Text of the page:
Conclusions. Saudi Arabia has had a clear view of where it is going and how to get there. In 1981, the late King Fahd issued what came to be known as the Fahd Peace Plan in which he called for the establishment of a Palestinian state in the occupied territories which Israel seized in 1967. He also called for the recognition of the de facto borders of all countries, prior to June 4, 1967. That meant recognition for the first time by all the Arab states for Israel in pre-1967 borders. All the Arab countries agreed to the plan. Israel, on the other hand, did not even say that it heard of it. The U.S. totally ignored it.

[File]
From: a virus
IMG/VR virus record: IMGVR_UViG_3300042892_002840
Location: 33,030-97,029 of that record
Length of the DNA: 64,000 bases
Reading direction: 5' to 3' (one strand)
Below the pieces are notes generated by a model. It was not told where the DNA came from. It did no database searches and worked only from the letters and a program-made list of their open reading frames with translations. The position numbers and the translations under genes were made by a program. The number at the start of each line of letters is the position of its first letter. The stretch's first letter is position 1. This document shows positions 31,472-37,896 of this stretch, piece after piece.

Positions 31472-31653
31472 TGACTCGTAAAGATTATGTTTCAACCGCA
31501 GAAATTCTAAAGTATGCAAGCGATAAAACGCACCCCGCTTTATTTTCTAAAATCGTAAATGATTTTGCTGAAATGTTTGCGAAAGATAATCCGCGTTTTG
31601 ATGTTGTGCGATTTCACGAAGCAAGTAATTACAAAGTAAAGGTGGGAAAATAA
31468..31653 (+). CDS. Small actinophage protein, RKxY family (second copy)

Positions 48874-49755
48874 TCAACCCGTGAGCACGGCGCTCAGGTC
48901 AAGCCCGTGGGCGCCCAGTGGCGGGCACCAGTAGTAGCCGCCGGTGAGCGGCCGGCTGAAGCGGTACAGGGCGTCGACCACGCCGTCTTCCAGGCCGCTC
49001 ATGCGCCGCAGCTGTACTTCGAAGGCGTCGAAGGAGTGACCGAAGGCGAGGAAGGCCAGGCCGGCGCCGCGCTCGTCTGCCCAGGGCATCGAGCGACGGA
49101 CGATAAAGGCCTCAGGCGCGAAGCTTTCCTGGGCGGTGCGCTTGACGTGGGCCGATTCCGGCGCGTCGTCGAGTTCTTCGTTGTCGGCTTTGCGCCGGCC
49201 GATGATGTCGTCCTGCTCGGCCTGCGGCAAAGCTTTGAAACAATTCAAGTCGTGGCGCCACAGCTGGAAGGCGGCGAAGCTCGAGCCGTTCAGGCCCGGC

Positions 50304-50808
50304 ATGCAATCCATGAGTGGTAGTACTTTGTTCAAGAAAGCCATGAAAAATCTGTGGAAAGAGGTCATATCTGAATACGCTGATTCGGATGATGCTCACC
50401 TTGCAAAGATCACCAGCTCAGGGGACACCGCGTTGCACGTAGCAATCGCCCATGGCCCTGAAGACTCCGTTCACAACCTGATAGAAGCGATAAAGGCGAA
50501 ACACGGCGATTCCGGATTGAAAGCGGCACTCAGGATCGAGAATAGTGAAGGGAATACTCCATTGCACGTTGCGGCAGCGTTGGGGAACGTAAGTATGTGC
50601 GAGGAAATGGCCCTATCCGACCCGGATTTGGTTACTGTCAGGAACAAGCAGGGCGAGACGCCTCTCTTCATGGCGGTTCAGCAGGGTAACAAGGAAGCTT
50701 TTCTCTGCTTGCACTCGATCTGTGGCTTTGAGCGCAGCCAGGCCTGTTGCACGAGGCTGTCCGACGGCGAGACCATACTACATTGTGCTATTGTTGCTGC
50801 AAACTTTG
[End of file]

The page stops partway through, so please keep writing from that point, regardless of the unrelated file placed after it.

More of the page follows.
What followed? The tragedies of the Israeli invasion of Lebanon in 1982; the continued Lebanese civil war, which was brought to an end by Saudi action, as I mentioned before; the Iraq-Iran war; the withdrawal of Soviet troops from Afghanistan, thanks to joint Saudi-American-Pakistani- Mujahedeen action; the Iraqi invasion of Kuwait and subsequent liberation, thanks to Saudi-American action; the Madrid talks, thanks to Saudi-American action; the Oslo agreements and the initial euphoria which was alas deflated by the assassination of an Israeli Prime Minister by an Israeli terrorist who publically stated that he was inspired, at the time by the rhetoric of the present Israeli Prime Minister; the officially published stripping of bin Laden of his Saudi citizenship, and his departure from Sudan to Afghanistan, where he was given refuge by the Taliban; the first terrorist act by al-Qaida at the Saudi National Guard building in Riyadh, drawing the first blood in its continuous campaign against the Kingdom and her friends; the subsequent efforts of the then newly elected Prime Minister of Israel, Netanyahu; you can see him on You-Tube promising to derail the Oslo Accords; the Camp David talks and Taba Accords, the elections of both George W. Bush and Ariel Sharon, one with the aim of turning his back to the Middle East, the other with the aim of destroying the nascent Palestinian Authority; then Crown Prince Abdullah’s letter to President Bush, alerting him to the dire and probable bloody consequences of ignoring the Palestinian issue; the vicious and cowardly attacks of September 11, 2001; America’s anger and hurt at the loss of human life and her need for succor and support from the world community; Saudi Arabia’s soul searching and introspection in dealing with the reality of that criminally inhuman act; Saudi Arabia’s continued resolve to meet the al-Qaida challenge, head on, by police work and by educational and cultural revisions of where we were and where we wanted to go.